Communicating about Cultural Identity Differences Matters for Nonprofits
Nonprofit organizations (NPOs) are sometimes called value guardians of U.S. society. Many are founded by elites and professionals to serve members of marginalized groups such as racial/ethnic minorities and people living in poverty. As NPOs often have missions that are informed by social justice goals, how individuals communicate across differences (or social divides) becomes critical for achieving such goals. Those who hold different status positions within a nonprofit, however, often hold different views about who is being served and the purpose of the work. Communication across differences can become evident in how individuals align with cultural identity groupssuch as race, class, gender, sexuality, and educational level, and how their groups are represented. These are important to study because they have consequences for the NPO’s work. Despite social justice intentions of board and staff members, how social groups being served are labeled and positioned, as well as how staff and clients relate as they work together, can both hinder and facilitate the efforts of the NPO.
We studied how group-based identities were claimed and applied to others, how relationships became stratified based on group-based social status to privilege some over others, and how these functioned in two NPOs. We relied on interviews with board members/volunteers, staff, and clients in order to get views and experiences from individuals with different perspectives. We focused on two “identity-based NPOs” whose missions describe serving, advocating for, or “empowering” members of a specific marginalized group. One NPO was a nonprofit business that employed and provided social programs for low-income women (who were mostly Mexicana immigrant women), and the other was a social service agency that catered to underserved Asians.
Communication about cultural identity categories, especially by higher status group members, functioned to position groups and reinforce a status hierarchy. How staff members and clients approach their organizational and cultural identity differences can have long-term impacts on the work of the NPO. For example, staff in both NPOs oriented toward their clients as uneducated victims, as capable learners, or as low-income women who produced art for sale. These orientations positioned clients with different levels of agency, or options and abilities, within a dynamic and challenging social and political context.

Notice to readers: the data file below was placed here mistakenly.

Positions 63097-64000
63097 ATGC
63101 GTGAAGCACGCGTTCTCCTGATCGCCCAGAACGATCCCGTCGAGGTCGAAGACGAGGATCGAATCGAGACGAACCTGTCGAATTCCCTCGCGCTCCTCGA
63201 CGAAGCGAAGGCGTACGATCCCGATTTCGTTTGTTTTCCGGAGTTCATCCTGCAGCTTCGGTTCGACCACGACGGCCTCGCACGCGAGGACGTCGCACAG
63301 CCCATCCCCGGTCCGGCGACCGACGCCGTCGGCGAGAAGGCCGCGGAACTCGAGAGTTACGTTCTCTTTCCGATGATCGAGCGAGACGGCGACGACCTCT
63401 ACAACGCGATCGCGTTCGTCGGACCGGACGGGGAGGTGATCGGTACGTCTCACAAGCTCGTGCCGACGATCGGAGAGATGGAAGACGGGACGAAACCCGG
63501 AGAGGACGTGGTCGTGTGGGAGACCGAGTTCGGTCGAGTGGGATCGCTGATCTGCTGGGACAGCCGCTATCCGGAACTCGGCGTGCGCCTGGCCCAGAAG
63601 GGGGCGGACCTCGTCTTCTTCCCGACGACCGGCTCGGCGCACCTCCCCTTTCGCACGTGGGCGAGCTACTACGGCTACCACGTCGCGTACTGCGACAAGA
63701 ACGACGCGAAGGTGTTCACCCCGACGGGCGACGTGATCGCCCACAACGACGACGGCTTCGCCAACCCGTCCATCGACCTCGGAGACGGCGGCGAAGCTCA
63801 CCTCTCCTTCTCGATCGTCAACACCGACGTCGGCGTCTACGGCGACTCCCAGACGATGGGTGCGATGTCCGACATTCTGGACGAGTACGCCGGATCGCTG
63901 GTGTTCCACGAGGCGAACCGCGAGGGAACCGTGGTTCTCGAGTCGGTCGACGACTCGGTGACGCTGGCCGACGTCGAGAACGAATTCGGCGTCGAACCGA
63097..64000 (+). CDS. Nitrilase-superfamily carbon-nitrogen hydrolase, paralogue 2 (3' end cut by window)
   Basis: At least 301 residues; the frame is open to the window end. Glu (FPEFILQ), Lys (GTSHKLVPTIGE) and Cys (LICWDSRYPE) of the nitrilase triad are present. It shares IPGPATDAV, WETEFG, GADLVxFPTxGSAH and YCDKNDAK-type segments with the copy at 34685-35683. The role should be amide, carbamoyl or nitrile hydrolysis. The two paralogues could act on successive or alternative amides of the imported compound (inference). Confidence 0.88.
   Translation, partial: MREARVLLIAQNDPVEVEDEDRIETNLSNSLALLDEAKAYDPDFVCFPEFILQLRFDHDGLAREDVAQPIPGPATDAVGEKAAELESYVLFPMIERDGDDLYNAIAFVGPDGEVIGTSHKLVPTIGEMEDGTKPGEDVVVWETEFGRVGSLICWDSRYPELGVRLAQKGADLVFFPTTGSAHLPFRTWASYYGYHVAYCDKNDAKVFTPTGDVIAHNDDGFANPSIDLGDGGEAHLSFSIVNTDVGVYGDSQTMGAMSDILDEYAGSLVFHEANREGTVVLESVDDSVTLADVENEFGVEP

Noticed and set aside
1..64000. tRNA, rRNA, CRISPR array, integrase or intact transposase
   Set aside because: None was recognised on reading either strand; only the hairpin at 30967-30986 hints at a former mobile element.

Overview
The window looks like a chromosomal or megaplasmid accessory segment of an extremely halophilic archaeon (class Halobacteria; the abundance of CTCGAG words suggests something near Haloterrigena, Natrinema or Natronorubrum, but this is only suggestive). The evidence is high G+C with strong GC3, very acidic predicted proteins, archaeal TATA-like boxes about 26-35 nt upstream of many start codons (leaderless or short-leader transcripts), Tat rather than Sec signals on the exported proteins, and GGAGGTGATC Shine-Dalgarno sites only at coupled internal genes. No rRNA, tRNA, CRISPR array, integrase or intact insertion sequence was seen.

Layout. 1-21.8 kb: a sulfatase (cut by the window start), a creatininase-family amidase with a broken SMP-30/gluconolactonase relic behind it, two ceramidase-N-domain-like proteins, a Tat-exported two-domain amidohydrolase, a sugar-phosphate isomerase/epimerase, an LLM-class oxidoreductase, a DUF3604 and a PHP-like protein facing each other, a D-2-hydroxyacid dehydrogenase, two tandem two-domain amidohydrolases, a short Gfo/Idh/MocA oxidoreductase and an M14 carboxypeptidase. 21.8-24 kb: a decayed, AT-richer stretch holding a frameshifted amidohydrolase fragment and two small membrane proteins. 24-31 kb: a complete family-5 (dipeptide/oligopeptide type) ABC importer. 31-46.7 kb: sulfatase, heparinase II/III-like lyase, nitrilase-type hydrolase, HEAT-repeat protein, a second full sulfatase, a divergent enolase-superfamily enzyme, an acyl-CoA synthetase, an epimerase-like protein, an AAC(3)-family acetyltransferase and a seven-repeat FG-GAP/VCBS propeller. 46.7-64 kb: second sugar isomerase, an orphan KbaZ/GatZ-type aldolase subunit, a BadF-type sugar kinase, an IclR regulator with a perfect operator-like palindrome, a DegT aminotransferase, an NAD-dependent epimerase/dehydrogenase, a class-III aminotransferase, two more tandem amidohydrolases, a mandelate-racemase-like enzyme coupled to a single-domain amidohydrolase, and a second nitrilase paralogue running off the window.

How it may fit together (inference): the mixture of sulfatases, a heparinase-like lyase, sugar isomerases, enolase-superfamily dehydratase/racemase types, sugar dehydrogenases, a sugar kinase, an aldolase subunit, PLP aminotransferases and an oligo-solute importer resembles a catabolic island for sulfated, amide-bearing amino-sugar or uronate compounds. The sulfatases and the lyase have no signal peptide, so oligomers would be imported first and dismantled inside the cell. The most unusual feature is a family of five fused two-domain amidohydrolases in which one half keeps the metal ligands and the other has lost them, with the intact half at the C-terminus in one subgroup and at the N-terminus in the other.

Overall, we identified contradictions around different cultural identities and what they meant, and these contradictions affected relationships between clients and NPO representatives in ways that detracted from the nonprofit work. Communication regarding identities became problematic in at least three ways. First, participants across organizational status positions assigned different meanings to the core identity label(s) that both the NPO missions and board and staff members said were foundational (e.g., low-income for the first and Asian for the second). In the first NPO, the founders, board members, and staff strategically employed the label “low-income women” to obtain funding and attract community support, whereas the women employees interpreted “low-income” to mean “having nothing to live on” and struggled with being described this way. In the second NPO, the label “Asian” had contradictory meanings. Some clients thought Asian meant Chinese or Japanese only; some staff criticized the pan-Asian label as reinforcing overgeneralized stereotypes.